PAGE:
If and when the MLB lockout shackles are removed, the Atlanta Braves will still have a lot of work to get done. Will they have the funds?
Add to that backup catcher Manny Pina who will join the World Champs … at some point… and reliever Kirby Yates, though he may not contribute much in 2022 while recovering from elbow surgery (performed in March 2021).
The obvious concern is about Freddie Freeman, but there’s little more to say here at this point, so let’s see where the overall payroll stands at this moment.
- Charlie Morton: $20 million
- Marcell Ozuna: $16 million
- Ronald Acuna: $15 million
- Will Smith: $13 million
- Travis d’Arnaud: $8 million
- Ozzie Albies: $5 million
- Manny Pina: $3.5 million
- Orlando Arcia: $1.6 million
- Guillermo Heredia: $1 million
- Kirby Yates: $1 million
This group sums to $84.1 million for 10 players.
The Braves Arbitration Team
This is going to be an interesting group to watch. We never ever got to the date of exchanging preferred arbitration figures, so once the lockout ends, a process that normally takes roughly a month will have to be done in a matter of days… certainly less than a week.
Usually, some negotiations take place between player reps and their teams between December and January. In mid-January, if no agreement is in place, each side submits the number that they’re prepared to defend in front of an arbiter.
If the matter goes to court, those trials (with the arbiter presiding) take place just before the start of Spring Training… but each side has a few weeks to get ready for that event to happen.
This year, the emphasis may be on getting each side to compromise — perhaps at the figures suggested by the MLBTR arbitration tool — simply because there’s not going to be any time to do anything else, unless some player feels fundamentally at odds with the amount of money MLBTR’s algorithm coughed out.
So with all that said, here are the arbitration-eligible Atlanta Braves along with the estimated monies that they are in line for. Even if the numbers are slightly off for a particular player, history suggests that they will be close enough for this analysis.
- Dansby Swanson: $9.25 million (final arbitration cycle)
- Adam Duvall: $8 million (final arbitration cycle)
- Max Fried: $7.4 million (second year of 4 arb cycles)
- Austin Riley: $3.75 million (1st arbitration)
- Luke Jackson: $3.5 million (3rd and final arbitration)
- Mike Soroka: $2.85 million (2nd of 4)
- A.J. Minter: $2.25 million (2nd of 4)
- Tyler Matzek: $1.75 million (1st year arbitration)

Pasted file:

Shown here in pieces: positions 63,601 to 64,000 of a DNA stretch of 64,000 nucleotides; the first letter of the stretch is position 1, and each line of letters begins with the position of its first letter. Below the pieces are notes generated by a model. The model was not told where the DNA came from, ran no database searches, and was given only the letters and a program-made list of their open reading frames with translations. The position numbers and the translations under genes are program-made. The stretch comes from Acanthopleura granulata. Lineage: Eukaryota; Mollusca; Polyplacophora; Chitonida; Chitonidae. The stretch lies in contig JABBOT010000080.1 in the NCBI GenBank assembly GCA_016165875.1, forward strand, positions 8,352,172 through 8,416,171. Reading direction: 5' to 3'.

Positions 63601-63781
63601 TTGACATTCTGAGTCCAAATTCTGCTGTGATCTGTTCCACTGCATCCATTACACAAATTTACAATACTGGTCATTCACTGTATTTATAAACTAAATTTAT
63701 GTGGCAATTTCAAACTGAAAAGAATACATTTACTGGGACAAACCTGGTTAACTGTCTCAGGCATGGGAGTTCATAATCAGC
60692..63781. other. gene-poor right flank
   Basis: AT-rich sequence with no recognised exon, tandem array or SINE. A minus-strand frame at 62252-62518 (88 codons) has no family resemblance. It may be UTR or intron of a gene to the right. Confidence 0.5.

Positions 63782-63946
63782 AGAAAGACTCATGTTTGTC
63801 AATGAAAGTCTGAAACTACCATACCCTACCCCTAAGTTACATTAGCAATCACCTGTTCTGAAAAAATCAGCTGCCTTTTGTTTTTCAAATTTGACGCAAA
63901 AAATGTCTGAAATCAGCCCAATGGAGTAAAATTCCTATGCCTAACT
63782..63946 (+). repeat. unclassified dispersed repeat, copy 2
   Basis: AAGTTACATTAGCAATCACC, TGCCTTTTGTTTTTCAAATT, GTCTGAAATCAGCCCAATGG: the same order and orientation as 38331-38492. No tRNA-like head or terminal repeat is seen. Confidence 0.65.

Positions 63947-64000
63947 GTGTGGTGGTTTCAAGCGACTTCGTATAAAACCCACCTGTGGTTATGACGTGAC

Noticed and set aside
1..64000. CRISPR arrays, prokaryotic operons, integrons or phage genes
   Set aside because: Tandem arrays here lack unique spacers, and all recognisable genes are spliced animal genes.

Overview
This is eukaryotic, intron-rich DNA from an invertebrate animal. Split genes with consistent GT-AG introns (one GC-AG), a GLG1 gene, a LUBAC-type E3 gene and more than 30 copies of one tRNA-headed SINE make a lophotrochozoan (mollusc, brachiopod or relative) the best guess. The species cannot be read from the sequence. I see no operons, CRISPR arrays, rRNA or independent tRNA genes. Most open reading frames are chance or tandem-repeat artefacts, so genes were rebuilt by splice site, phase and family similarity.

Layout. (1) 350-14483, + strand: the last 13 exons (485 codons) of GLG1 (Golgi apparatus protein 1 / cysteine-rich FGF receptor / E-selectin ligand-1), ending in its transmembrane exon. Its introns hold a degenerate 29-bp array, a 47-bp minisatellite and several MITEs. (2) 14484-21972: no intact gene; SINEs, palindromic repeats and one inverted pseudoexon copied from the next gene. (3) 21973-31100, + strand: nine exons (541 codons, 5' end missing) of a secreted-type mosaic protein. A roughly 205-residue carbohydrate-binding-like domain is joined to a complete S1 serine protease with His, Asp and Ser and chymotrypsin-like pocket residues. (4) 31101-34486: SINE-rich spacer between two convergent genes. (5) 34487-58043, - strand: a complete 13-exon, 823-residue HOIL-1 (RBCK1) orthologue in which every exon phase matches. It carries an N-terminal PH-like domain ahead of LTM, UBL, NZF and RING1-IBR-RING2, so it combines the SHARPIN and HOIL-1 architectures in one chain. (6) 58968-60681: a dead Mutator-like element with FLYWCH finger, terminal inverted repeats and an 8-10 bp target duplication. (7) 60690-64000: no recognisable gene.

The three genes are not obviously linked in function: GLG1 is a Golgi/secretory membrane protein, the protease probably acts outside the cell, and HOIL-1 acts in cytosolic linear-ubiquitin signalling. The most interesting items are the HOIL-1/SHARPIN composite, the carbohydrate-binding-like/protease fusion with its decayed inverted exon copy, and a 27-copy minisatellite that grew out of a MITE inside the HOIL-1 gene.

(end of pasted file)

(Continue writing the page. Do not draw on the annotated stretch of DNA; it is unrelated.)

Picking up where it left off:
- Sean Newcomb: $1 million (1st year arbitration)
These figures sum to $39.75 million. I’m going to round this up to $40 million for 2 reasons: (a) I believe there are a few figures that are on the low side; and (b) it’s an easier number to work with.
So for the purposes of this exercise: 9 players, $40 million.
The Pre-arb players
These are the players with 1-to-3 years of service time who are not yet eligible for arbitration and will be assigned a salary by the club.
Many of them will be at the major league minimum, though the Braves typically throw a bone to those with 1 or 2 years of service… a $10,000 bonus or so.
At this point, the 26-man active roster (assuming this number doesn’t change) still needs 7 more names, so we’ll add 7 generic placeholder players.
I’ll then add 2 more to represent injury replacements, particularly since players like Soroka and Morton will likely miss some significant time, even as they are still being paid.
However, we don’t know with the MLB minimum salary will be for 2022. So we’re gonna make a guess: $650,000.
- 9 player @ $650K… $5.85 million
- Add 3 bonuses of $10K apiece
- Total of $6.15 million
What do the Braves have left?
So now our running total for an interim 26-man roster comes to $130.25 million.
The final numbers calculated by baseball-prospectus.com (via their Cots Contracts site) for the 2021 season was $131.4 million.
That doesn’t count the benefits package, which adds 20% ($157.764 million). That number is the one useful for determining where the Braves stand relative to the Competitive Balance Tax threshold (they still had $52.2 million of space remaining last season).
Alex Anthopoulos indicated that the payroll would be higher in 2022, though characteristically, he didn’t provide any hints at just how much higher.
If Atlanta can get Freddie Freeman under a new contract, the payroll will immediately leap to its highest level ever, as Freeman would be signing the highest contract in team history.
- Reports suggest that the Braves are offering 5 years at $130 million ($26m average).
- Reports also suggest that Freeman’s camp is looking for 6 years/$180 million ($30m avg).
The low figure would make the Braves payroll $155.6 million (plus the 20% benefits pkg). This includes the removal of one of the pre-arb players at $650K.
The high figure sends the total to $159.6m, with the CBT payroll amount going to $191.52m. That’s within sight of the tax threshold that Atlanta would certainly like to stay clear of (though that figure will change with the new Collective Bargaining Agreement).
Splitting it down the middle… and giving Freddie that 6th year… puts Atlanta at $157.6m / $189.12m… and much higher than 2021.
No matter how you shake it, that’s a lot; and it wouldn’t leave much room for contingencies, injuries, a veteran rotation arm, a centerfielder, mid-season trades or additional pre-arb rookies to replace additional injured players Soroka, Morton, or Acuna.
Still, the team had to be planning for numbers to reach this particular neighborhood.
We’ll see — soon?? — how they choose to move these funds around.